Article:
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NASA to test new solar sail technology with launch in 2022

An animation showing a solar sail deploying in orbit around Earth.
An animation showing a solar sail deploying in orbit around Earth. (Image credit: NASA)

NASA says it plans to test new solar sail technologies in space by the middle of next year.

NASA's Advanced Composite Solar Sail System (ACS3) will deploy an apartment-sized solar sail from a toaster-sized cubesat in Earth orbit in mid-2022. The mission will refine technologies associated with solar sails. 

Such sails have been used in space before, most recently in the Planetary Society's ongoing LightSail 2 mission, which has spent just over two years in orbit. "Just as a sailboat is powered by wind in a sail, solar sails employ the pressure of sunlight for propulsion, eliminating the need for conventional rocket propellant," NASA officials wrote in a June 23 statement.

Related: A solar sail in space: See the awesome views from LightSail 2

The data the new mission collects will inform the design of future, larger-scale systems that can be used for asteroid searching, monitoring the sun's activity or powering astronaut communications systems in deep space, NASA added in the mission update. 

ACS3 has been under active development since 2018, and in 2020, NASA selected NanoAvionics to build the satellite bus; the contract amount was not disclosed in the contract press release. NanoAvionics is a spinoff company from a group at Vilnius University that built a satellite, LituanicaSAT-1, that transmitted the first Lithuanian message from space in 2014. 

The new mission will showcase the deployment of a "composite boom" solar sail, demonstrating a lightweight and durable material that could save on mass and therefore, launch costs in future missions, NASA said. The fully deployed square sail will be supported by four booms and span about 30 feet (9 meters) per side.

While the ACS3 solar sail is comparatively small, NASA said the same composite boom technology could support sails that are roughly the size of a basketball court — or 5,400 square feet (500 square meters). For this reason, the composite boom technology will be the focus of the mission.

An artist's depiction of a solar sail in orbit around Earth. (Image credit: NASA)

The deployable composite booms arise from a project at NASA's Langley Research Center that is studying how to deploy large systems, including solar sails, on small satellites. NASA said the booms are made from a polymer material that is reinforced with carbon fiber, making the booms 75% lighter than standard metal ones and far less vulnerable to heat-induced warping. The mission will be the first time that composite booms, sail packing and deployment systems will be used in orbit.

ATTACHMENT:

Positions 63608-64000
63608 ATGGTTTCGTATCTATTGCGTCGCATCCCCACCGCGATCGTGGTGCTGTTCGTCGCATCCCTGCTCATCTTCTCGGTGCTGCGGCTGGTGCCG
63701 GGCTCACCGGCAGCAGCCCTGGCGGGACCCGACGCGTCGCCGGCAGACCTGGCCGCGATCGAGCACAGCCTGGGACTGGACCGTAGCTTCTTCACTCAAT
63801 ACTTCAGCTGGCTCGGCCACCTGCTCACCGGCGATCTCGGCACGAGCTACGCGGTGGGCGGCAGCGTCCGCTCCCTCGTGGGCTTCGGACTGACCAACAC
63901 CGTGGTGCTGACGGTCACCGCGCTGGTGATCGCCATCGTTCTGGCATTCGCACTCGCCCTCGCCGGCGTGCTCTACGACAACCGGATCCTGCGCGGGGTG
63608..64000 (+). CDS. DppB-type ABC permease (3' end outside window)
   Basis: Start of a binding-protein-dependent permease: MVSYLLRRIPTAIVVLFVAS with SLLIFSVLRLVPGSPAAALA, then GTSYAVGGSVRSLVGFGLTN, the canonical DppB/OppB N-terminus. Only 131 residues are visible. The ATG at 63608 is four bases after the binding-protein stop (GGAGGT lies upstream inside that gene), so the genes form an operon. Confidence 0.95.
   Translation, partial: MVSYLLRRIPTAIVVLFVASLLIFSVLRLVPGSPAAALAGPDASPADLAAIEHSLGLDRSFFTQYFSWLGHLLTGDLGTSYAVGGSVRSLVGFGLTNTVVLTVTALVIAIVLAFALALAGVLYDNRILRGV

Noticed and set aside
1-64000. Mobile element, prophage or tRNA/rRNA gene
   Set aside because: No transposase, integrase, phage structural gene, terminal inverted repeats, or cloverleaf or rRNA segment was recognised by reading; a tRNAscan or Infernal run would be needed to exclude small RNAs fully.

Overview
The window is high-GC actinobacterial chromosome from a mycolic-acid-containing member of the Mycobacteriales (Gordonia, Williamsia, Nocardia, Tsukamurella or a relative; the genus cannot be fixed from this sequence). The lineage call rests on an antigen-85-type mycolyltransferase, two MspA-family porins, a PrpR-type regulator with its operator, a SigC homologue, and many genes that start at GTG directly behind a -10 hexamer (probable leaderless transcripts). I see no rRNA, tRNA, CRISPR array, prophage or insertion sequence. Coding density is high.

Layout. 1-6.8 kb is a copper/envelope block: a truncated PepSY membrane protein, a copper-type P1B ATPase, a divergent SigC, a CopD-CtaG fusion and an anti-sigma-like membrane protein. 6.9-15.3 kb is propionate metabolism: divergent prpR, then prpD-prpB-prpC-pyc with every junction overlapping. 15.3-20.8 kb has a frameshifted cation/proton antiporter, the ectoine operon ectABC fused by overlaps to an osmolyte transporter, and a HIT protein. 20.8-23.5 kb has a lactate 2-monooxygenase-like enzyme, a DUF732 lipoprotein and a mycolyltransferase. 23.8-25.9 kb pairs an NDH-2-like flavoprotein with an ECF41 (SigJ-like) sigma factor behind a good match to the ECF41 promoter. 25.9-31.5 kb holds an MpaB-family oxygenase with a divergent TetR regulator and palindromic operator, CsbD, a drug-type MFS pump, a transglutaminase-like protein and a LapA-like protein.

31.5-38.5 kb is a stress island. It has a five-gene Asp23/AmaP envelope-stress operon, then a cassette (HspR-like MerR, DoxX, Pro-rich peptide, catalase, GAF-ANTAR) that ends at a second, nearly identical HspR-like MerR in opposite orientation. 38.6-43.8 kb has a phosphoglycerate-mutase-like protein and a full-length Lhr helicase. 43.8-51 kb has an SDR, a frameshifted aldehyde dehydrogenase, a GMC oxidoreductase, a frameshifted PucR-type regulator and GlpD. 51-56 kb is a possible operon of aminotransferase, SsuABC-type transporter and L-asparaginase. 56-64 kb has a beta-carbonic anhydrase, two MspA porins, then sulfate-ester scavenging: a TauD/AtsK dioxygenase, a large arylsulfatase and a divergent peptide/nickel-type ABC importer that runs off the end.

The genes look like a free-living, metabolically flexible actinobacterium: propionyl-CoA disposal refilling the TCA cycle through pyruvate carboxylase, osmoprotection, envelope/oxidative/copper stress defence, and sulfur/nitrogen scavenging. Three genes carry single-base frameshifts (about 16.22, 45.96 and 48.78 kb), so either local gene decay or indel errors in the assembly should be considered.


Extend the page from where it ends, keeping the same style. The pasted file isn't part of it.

"This composite material can be rolled for compact stowage, but remains strong and lightweight when unrolled," NASA stated. The unrolling system will include an "innovative tape-spool boom extraction system" that is supposed to minimize the risk of jamming, the agency added.

While solar sail technology is in its infancy, the potential benefits include a longer mission lifespan, as both chemical and electric propulsion systems are limited by the amount of fuel available, NASA said. Mission managers will also characterize how well the thrust functions on the sail while changing the spacecraft's orbit, which will prepare for missions to travel farther from Earth.

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Elizabeth Howell

Elizabeth Howell is a contributing writer for who is one of the few Canadian journalists to report regularly on space exploration. She is the author or co-author of several books on space exploration. Elizabeth holds a Ph.D. from the University of North Dakota in Space Studies, and an M.Sc. from the same department. She also holds a bachelor of journalism degree from Carleton University in Canada, where she began her space-writing career in 2004. Besides writing, Elizabeth teaches communications at the university and community college level, and for government training schools. To see her latest projects, follow Elizabeth on Twitter at @howellspace.